I also learned that there is a financial power of attorney which is different from a medical power of attorney. There are also different state-by-state laws on Do Not Resuscitate statements, what form is accepted, what color the form is (this was important - that it be bright yellow), what constitutes a situation of do not resuscitate. In all of these different kinds of paper work and systems, the decisions still come down to what the family agrees to and primarily what the one with power of attorney decides. As long as the person who has signed the do-not-resuscitate form is mentally competent, he or she can unsign it at any time. Medical power-of-attorney is only valid once two doctors have declared the person incompetent.

There are so many big issues and big decisions.

#7 cod head

cod head

  • Members
  • 162 posts
  • OFFLINE
  •  
  • Gender:Male
  • Local time:10:46 PM

Posted 29 March 2009 - 04:18 AM

Being a person in there fifties and having a few health problems I personally would be horrified to go into a nursing home in later life.I accept in some cases it is necessary but to me I would think thats the end of my freedom.Elderly people can manage with support in most cases.I think if families keep in touch and visit elderly relatives regularly,one for companionship as loneliness can be hard for older people and two to satisfy yourself that they are coping.Both my parents died at home and I think that is what they both wanted.My father could hardly do nothing for himself as he had been run over 6 months previously.But we all as a family pulled together to help out.Carers need support to and it should be a shared responsibility and not for one to carry.

#8 Layback Bear

Layback Bear

  • Members
  • 1,880 posts
  • OFFLINE
  •  
  • Gender:Male
  • Location:Northern Ohio
  • Local time:04:46 PM

Posted 29 March 2009 - 09:04 AM

Zllio spend a little time thinking on how you would want to be treated when you get old/older.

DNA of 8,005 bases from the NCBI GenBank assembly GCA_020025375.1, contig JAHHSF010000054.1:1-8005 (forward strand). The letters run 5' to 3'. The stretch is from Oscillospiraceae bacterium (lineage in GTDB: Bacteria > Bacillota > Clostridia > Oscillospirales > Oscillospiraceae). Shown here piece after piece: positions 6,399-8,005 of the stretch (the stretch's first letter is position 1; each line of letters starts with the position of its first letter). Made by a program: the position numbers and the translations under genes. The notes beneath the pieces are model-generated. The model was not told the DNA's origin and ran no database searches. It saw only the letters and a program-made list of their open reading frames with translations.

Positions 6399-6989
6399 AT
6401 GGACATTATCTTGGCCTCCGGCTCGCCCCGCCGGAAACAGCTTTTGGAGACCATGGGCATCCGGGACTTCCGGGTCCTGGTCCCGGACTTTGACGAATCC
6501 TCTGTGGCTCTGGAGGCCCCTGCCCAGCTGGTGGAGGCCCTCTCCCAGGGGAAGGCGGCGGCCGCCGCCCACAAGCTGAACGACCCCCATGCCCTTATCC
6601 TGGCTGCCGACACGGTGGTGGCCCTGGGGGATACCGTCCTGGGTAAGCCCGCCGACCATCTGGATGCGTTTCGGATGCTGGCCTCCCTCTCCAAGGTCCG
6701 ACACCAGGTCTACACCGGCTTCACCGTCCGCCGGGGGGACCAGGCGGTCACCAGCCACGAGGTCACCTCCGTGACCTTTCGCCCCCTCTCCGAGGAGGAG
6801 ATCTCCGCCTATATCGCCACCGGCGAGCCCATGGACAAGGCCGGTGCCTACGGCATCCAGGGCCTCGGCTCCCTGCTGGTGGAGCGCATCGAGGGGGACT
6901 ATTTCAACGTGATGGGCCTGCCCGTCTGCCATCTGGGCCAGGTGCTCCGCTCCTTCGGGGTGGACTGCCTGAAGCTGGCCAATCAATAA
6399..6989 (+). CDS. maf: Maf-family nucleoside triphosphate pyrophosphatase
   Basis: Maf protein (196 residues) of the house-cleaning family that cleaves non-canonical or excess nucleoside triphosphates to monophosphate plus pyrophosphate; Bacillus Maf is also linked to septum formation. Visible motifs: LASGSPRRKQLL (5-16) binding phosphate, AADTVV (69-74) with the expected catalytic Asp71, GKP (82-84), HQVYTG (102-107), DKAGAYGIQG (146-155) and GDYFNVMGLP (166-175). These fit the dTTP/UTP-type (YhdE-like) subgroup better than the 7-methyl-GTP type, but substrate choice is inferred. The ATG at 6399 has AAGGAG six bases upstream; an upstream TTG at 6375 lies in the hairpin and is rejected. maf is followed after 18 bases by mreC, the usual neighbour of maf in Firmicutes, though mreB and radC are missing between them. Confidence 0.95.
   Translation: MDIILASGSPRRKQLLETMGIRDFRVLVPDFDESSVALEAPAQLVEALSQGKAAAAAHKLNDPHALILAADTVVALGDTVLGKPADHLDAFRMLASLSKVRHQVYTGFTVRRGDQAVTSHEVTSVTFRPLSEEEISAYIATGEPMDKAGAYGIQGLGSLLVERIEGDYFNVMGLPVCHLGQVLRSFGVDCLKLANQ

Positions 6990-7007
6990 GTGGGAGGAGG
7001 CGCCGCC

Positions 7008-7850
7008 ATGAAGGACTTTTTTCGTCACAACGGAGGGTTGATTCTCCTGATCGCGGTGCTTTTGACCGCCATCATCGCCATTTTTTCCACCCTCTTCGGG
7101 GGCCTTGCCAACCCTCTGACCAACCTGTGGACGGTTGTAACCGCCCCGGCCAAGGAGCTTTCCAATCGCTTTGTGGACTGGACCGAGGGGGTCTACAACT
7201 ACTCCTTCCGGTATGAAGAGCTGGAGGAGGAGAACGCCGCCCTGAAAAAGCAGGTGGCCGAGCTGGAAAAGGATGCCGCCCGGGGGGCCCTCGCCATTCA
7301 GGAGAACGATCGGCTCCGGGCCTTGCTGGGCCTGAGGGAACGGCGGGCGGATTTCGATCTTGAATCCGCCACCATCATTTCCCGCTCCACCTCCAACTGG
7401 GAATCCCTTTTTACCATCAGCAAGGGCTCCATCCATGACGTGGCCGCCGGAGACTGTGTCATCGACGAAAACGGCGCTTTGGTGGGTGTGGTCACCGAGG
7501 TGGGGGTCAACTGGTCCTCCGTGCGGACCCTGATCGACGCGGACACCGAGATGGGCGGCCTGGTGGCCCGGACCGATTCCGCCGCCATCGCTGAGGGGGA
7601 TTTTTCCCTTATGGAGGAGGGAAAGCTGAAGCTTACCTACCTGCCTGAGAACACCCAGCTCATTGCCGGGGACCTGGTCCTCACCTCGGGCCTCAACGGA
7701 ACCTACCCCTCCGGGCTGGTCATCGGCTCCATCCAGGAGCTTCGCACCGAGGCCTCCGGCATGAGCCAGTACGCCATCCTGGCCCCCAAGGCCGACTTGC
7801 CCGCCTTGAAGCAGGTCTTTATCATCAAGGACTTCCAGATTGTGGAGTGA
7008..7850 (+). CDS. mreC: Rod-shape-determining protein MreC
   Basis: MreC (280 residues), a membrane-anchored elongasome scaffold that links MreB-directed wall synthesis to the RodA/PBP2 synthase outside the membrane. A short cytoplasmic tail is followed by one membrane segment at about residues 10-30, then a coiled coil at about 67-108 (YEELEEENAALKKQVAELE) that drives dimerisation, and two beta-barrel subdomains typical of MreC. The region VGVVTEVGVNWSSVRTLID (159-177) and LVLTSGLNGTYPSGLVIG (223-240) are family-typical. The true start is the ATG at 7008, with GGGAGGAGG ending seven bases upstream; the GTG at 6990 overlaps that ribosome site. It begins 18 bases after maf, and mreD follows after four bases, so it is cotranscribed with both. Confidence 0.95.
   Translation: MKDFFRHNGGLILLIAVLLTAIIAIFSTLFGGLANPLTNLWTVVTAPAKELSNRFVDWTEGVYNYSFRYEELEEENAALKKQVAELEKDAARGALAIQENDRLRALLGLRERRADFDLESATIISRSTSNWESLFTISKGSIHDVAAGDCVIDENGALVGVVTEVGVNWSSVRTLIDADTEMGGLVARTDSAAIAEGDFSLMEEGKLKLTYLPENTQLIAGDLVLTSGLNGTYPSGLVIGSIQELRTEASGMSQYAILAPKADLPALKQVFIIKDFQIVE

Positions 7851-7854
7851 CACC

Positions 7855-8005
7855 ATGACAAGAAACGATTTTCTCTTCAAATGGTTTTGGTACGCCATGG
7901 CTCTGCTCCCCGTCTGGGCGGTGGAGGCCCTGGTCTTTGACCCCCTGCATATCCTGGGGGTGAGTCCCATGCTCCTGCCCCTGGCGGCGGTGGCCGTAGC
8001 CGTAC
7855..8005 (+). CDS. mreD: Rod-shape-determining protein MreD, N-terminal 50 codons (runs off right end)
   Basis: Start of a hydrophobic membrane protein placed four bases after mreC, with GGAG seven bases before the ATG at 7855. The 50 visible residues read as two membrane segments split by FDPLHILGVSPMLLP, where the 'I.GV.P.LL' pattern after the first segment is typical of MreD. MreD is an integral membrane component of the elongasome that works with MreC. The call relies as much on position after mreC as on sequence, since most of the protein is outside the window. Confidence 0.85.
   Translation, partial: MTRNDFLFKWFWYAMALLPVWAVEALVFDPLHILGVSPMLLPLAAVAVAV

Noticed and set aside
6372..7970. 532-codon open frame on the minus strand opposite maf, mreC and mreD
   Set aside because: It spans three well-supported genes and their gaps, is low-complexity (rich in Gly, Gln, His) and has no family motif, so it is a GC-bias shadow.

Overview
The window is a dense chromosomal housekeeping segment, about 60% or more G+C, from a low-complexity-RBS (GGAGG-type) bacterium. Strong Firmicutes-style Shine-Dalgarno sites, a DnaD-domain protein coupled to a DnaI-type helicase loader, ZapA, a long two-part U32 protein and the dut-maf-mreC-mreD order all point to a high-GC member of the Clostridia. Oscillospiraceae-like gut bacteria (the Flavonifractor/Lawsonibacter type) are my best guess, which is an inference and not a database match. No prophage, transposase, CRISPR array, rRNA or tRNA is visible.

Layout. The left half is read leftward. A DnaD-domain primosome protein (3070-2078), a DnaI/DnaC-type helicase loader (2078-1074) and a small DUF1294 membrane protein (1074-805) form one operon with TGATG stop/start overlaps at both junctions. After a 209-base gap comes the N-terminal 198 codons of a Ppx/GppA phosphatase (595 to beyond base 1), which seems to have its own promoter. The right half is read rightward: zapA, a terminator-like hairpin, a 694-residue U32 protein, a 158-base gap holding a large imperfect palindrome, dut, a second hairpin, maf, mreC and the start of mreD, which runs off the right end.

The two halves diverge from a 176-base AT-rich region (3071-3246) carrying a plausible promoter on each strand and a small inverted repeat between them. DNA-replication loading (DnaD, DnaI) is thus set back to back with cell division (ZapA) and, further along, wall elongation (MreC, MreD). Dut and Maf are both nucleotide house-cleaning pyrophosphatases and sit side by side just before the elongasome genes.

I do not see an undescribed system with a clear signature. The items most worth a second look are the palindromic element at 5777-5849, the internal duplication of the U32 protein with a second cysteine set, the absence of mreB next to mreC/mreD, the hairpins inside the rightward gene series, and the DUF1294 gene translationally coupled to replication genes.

#9 Zllio

Zllio
  • Topic Starter

  • Members
  • 1,107 posts
  • OFFLINE
  •  
  • Local time:05:46 PM

Posted 29 March 2009 - 10:47 AM

Zllio spend a little time thinking on how you would want to be treated when you get old/older.


Hi Layback Bear,

I think I've been pretty clear about where I stand. I want them to stay at home as long as possible. And that's what I would want for myself if the conditions don't improve.

#10 ransompendragon

ransompendragon

  • Members
  • 23 posts
  • OFFLINE
  •  
  • Location:NorCal
  • Local time:01:46 PM

Posted 10 April 2009 - 09:24 PM

This is a great topic for discussion. And a tough one too. (Since I am American, my views are limited to that experience).

A few years ago my grandmother broke her hip and after surgery she was sent to a nursing home for rehab. She just didn't make it after that. We all learned a lot in just a few weeks--but you know, I don't think any of us has made any changes based on what we learned!

She had been living in an "assisted living" place, with the lowest level of assistance--basically one room with a bar sink and private bathroom in a place that took care of the 3 meals a day and had a barber and hairdresser and some activities. I think this idea is okay and as we all get older maybe we will get better about how we set these places up and can make them a little nicer.